A Bible Study: Empty Arms, Heavy Burden

A friend from my past recently mailed me something she thought might help. It was a bible study specifically geared towards women who lost children or are barren. The package was a book, When Empty Arms Become A Heavy Burden : Encouragement for Couples Facing Infertility by Sandra Glahn & William Cutrer, MD and a Bible study journal Shiloh: a place of rest  by Julie Fowler. It was already filled out by my friend who has had several miscarriages on her journey to start a family. It was amazing for her to think of me after not really speaking for years, but honestly it also hurt. She is about a week or two from delivering her first child. It is good to see her faith has finally rewarded her, but I am still not a good place with those who have infants/are pregnant around me.

I also struggled with the idea of miscarriage. I get enraged when people compare what happened to us with miscarriage. I have never experienced a miscarriage and early after my loss I didn’t feel I could connect with the parents of a miscarriage to be honest. I held my children, saw their faces, breast fed (through pumping) one, and changed her diaper. Then I began to think about it, those who face early miscarriage (1st trimester) do not even get that, some never even get to see their precious face. So I had to sit back and reevaluate why I didn’t feel connected to them. After all, they too lost a child. Then it hit me, I was jealous. Even thought they too struggled with infertility, they could get pregnant without ART (artificial reproduction technology: Again referring to this specific instance, other too have to have ART and miscarry).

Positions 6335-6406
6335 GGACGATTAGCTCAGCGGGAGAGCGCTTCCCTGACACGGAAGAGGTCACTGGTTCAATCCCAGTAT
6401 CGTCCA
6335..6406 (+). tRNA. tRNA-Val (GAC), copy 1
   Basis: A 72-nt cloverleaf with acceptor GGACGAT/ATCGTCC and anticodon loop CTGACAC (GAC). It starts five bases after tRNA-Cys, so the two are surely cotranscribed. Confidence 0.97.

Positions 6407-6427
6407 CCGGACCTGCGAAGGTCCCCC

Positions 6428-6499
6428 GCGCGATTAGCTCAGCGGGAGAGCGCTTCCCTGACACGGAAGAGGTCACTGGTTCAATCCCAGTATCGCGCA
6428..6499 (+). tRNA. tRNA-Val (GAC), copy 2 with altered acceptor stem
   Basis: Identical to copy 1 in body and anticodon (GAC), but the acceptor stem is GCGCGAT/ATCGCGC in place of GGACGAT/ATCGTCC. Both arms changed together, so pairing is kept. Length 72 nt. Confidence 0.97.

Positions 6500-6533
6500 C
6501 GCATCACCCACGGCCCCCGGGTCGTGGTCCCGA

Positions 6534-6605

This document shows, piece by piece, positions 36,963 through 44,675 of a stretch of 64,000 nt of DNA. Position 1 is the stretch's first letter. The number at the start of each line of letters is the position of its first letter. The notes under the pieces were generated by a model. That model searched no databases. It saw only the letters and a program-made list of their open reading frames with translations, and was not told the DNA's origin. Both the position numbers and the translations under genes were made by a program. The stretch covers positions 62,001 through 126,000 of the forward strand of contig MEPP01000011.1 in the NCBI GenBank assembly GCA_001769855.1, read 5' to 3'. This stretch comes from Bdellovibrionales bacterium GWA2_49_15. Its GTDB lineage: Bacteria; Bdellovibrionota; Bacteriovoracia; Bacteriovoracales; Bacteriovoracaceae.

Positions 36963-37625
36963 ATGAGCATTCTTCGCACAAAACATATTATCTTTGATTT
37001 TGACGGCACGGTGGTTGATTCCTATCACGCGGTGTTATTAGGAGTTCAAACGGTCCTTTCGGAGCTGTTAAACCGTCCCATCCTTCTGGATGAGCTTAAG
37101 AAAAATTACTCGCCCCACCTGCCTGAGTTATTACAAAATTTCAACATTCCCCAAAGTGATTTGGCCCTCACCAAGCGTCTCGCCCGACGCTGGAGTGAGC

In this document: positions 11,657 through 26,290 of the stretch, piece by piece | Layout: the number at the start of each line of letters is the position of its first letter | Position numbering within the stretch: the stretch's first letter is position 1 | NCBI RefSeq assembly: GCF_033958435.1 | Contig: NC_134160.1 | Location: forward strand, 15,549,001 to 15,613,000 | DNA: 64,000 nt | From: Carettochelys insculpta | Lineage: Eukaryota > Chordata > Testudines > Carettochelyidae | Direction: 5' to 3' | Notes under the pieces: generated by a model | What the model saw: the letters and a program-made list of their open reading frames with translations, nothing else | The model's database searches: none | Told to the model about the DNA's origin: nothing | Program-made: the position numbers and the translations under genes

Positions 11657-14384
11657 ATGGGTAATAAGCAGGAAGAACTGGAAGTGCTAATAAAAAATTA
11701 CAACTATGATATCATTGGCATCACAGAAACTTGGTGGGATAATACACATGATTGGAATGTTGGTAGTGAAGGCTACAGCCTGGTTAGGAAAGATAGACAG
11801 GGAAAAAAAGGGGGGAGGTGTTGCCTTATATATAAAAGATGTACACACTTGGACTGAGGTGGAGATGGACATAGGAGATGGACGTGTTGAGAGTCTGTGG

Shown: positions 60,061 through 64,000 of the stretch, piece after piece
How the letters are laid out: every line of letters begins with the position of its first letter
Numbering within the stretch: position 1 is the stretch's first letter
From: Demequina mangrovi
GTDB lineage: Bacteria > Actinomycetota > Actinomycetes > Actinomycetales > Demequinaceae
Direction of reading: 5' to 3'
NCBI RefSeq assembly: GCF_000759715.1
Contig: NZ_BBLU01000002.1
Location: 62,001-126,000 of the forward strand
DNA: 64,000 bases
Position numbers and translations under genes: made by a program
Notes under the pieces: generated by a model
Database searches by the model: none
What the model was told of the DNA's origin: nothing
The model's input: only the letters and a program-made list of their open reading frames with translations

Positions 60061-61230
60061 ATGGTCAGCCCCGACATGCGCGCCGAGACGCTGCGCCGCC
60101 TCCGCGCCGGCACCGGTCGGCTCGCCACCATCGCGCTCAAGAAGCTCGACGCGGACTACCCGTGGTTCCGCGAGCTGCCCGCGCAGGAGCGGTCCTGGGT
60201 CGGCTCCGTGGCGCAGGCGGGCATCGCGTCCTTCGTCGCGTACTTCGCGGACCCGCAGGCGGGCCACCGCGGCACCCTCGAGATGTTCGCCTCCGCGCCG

They made me feel like less of a woman. Something so natural and seemingly easy a teenage in the back seat of her boyfriend’s car having sex for the first time could do it…and I couldn’t. An egg would never be able to fertilize inside my body. It would never even leave my ovary. There was no path. That was my problem. I think even because of all of this, I may have lost my friend’s support and kindness. She doesn’t respond anymore, I know I hurt her with my words about miscarriage not being the same.

I just read a passage from the book that hit home for me:

[Most little girls start early, playing with dolls and hearing their mothers say, “When you have a daughter…” They grow up assuming they will bear children, When women attend social events as adults, they typically answer questions such as, “Do you have children?” while men answer “What do you do?” Women receive baby shower invitations; most men do not. AS a result, even the most career-forced women experiences social pressure related to bearing and raising children. Men receive a different cultural message: “If you have a family, fine. If you have a job, better.” These cultural and societal variables play a significant role in establishing foundational thought processes. “Boys grow into men without much thought of fatherhood,” Says Dan Clements, past chairmen of the board of RESOLVE, Inc., a national consumer group for infertility patients and providers.]

No wonder I feel like less of a woman, wife, and person in general. I heard it all the time at home, work, and out, “You’ll understand when you have kids of your own.” Hell, I couldn’t even carry my children to term inside of me after ART. What kind of mother/woman am I? This is my question, and though I am not very religious, I really think that maybe this series can help me to understand that. I don’t plan on it solving everything and answering all my questions, but maybe, just maybe it can give me some insight on to why I am feeling the way I do (outside of grief for losing my children). With that, I am going to leave you with my first passage from the Bible Study, Job 17:11

 “My days have passed, my dreams are shattered, and so are the desires of my heart.”


3 thoughts on “A Bible Study: Empty Arms, Heavy Burden